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A Lot or a Little?
What you will—and won't—find in this movie.
Believe in how you see yourself instead of how the world sees you.
Positive Role Models
Abe uses curiosity and perseverance to solve crimes, but overall he's not much of a role model.
Violence & Scariness
A character is beaten up at a bar. Viewers are told about a teen who is stabbed to death, one who was kidnapped. Implication of a recurring sexual crime to a minor and references to pedophile activities. Suicide, with blood.
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Sex, Romance & Nudity
Photograph of a nude woman (breasts exposed) who is supposed to be a teen. A man is completely naked, his backside revealed. Sex act is described literally.
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Strong language includes several uses of "s--t" and "f--k." "Jesus!" used as an exclamation.
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Products & Purchases
A Chrysler LeBaron convertible is shown repeatedly, but it doesn't come off as particularly cool.
Drinking, Drugs & Smoking
Upon discovering an unknown drug that's a clue, the detective takes it and likes how it makes him feel -- so he takes it a second time (after he's been warned it's addictive). Bong shown on the table at a small gathering. Smoking, including by a teen. Constant drinking to demonstrate depression and feeling like a failure.
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Parents Need to Know
Parents need to know that The Kid Detective is a comedic mystery about what happens to a prodigy who's burdened by high expectations. Abe Applebaum (Adam Brody) gained notoriety as a child detective who failed when he wasn't able to solve the mystery of his best friend's disappearance. As an adult, he's somewhat of a town joke, and he wallows in his self-doubt and self-pity by drinking heavily; drug paraphernalia is also seen. He takes a murder case involving a high school honors student. Subjects like teen sex, suicide, drug dealing, and homelessness are touched on, but the only character actually taking drugs is Abe. One joke involves him hiding while searching for evidence and getting trapped in a little girl's closet -- when he's caught, the town believes he's a pedophile. Characters smoke, including an older teen girl who's briefly seen nude in a photo. A naked man's bare backside is also shown, and sex is described. Strong language includes "s--t" and "f--k." To stay in the loop on more movies like this, you can sign up for weekly Family Movie Night emails.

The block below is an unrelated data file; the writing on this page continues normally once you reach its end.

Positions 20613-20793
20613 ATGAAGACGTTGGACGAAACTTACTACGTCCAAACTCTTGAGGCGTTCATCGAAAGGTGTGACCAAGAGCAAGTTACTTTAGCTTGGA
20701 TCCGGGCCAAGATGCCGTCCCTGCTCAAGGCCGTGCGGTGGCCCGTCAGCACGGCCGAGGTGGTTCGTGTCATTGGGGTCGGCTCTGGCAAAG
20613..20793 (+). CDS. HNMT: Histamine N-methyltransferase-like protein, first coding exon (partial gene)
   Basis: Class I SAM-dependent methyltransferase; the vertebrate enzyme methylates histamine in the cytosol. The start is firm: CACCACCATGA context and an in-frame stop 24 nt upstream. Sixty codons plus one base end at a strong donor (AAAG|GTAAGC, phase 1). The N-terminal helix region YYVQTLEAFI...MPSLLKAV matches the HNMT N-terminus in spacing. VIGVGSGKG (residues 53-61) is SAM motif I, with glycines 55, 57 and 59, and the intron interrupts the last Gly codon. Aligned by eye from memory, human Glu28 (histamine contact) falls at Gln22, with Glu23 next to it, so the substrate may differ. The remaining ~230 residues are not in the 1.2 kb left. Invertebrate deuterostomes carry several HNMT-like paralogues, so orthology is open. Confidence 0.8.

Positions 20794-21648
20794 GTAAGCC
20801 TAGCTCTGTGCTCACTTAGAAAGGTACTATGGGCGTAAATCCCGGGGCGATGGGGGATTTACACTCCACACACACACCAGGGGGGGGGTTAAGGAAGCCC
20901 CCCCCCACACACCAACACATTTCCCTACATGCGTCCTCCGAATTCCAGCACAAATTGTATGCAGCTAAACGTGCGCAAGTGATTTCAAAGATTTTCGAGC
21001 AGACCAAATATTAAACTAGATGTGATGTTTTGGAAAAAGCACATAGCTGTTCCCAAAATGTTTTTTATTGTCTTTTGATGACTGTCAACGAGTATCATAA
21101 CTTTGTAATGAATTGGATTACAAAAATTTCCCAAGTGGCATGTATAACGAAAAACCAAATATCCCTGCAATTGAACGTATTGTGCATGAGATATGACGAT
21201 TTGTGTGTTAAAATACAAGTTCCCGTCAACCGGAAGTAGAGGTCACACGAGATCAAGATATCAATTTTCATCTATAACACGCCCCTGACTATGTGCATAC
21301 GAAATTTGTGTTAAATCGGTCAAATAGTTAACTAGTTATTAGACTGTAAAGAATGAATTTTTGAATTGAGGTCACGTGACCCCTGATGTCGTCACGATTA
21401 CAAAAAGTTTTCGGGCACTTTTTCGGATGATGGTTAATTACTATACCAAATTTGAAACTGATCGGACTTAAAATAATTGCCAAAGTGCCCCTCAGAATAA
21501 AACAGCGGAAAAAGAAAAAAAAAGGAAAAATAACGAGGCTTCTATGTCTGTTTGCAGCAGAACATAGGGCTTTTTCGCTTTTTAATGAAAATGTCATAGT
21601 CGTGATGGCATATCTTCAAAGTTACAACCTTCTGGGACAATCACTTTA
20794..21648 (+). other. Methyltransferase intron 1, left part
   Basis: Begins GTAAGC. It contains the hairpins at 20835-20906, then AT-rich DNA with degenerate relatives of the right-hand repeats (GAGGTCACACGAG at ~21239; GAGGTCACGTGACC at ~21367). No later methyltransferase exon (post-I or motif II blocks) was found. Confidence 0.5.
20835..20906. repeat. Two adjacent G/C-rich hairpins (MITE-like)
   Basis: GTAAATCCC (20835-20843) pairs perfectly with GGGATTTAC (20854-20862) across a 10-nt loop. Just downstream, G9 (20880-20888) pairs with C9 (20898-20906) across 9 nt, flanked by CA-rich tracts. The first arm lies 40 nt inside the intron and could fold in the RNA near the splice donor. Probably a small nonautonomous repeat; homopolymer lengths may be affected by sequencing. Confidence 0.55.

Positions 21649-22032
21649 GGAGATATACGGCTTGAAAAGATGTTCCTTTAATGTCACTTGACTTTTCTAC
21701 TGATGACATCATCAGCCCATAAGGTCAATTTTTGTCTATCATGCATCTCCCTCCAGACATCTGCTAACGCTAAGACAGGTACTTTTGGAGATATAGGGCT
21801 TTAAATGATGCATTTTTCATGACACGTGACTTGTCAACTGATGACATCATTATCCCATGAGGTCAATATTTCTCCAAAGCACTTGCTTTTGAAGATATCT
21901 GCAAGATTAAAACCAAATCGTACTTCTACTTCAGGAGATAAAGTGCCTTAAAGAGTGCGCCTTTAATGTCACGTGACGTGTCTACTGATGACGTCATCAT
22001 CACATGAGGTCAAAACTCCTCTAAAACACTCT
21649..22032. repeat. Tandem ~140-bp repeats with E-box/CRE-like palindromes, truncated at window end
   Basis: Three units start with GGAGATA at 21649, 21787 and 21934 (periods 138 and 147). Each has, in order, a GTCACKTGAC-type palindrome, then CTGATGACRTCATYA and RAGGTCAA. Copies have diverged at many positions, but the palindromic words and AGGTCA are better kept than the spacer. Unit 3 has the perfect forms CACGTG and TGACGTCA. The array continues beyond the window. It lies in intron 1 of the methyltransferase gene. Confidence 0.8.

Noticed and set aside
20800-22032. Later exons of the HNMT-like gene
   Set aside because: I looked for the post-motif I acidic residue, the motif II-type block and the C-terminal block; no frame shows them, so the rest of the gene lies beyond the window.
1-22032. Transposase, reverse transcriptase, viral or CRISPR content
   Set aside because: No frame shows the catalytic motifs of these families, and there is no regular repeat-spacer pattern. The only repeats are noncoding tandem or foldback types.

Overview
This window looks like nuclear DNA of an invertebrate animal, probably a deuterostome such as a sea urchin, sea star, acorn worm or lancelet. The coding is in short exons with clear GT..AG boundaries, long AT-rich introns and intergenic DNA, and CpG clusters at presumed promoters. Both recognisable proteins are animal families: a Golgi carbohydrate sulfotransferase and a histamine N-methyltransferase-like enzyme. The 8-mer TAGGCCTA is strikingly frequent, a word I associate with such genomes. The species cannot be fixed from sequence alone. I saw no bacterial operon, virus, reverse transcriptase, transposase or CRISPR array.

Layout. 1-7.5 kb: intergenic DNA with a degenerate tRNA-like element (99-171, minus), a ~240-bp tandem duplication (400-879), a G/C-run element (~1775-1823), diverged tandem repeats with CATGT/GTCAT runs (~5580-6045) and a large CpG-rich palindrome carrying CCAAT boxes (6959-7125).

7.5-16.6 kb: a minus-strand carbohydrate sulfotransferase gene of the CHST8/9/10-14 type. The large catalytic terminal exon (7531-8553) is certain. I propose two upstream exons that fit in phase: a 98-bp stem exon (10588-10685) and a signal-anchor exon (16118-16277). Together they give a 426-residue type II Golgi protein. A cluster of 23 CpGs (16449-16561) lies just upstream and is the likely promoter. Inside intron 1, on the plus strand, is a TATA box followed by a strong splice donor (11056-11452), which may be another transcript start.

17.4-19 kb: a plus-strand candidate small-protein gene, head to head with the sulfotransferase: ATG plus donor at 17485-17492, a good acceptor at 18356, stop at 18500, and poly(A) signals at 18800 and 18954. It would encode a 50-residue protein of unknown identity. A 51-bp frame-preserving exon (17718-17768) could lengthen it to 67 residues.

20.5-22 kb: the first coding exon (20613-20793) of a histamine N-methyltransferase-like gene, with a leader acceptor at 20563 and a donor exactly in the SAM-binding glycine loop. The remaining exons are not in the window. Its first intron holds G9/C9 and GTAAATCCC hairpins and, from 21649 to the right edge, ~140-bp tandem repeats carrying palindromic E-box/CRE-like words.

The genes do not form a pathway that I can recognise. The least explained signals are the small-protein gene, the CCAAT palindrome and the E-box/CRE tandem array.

Is It Any Good?
With humor that's wry, dry, and sly, this mystery spins on reexamining the private detectives of the past by looking at them in a contemporary light. There's no doubt that young Abe Applebaum is supposed to be Encyclopedia Brown: His name sounds like it comes straight from Donald J. Sobol's books (the first one is even titled Boy Detective), as do the types of small-time cases he solves. And, just as Brown's bestie/assistant was 14-year-old Sally Kimball, Abe's is 14-year-old Gracie Gulliver -- and when she goes missing, he believes everyone expects him to find her. What would happen to a "boy genius" if everyone in a child's community, including adults, acknowledged that he was an exceptional prodigy, but then he failed to achieve when it really mattered? It's an astute concept, and it's easy to make the leap to the pressures that society can place on kids who excel.
Adult Abe glumly goes about his life, following a repetitive daily routine, spiraling in depression, and drinking whiskey for breakfast and dinner. His morose approach is reminiscent of Sam Spade and other gumshoes from the years of classic cinema. This connection might be lost on 21st century teens, but placing the story in a high school setting -- where Abe is sorely out of his element -- helps make The Kid Detective entertaining for both parents and teens. On the other hand, an honors student getting savagely murdered is pretty dark, as are some of the clues Abe turns up. While staying comically nimble, the movie's themes are mature. Still, it holds a worthwhile message for teens. Abe doesn't solve the mystery of how to to grow up painlessly, but, by the movie's end, he offers a clue.
Did we miss something on diversity?
Research shows a connection between kids' healthy self-esteem and positive portrayals in media. That's why we've added a new "Diverse Representations" section to our reviews that will be rolling out on an ongoing basis. You can help us help kids by suggesting a diversity update.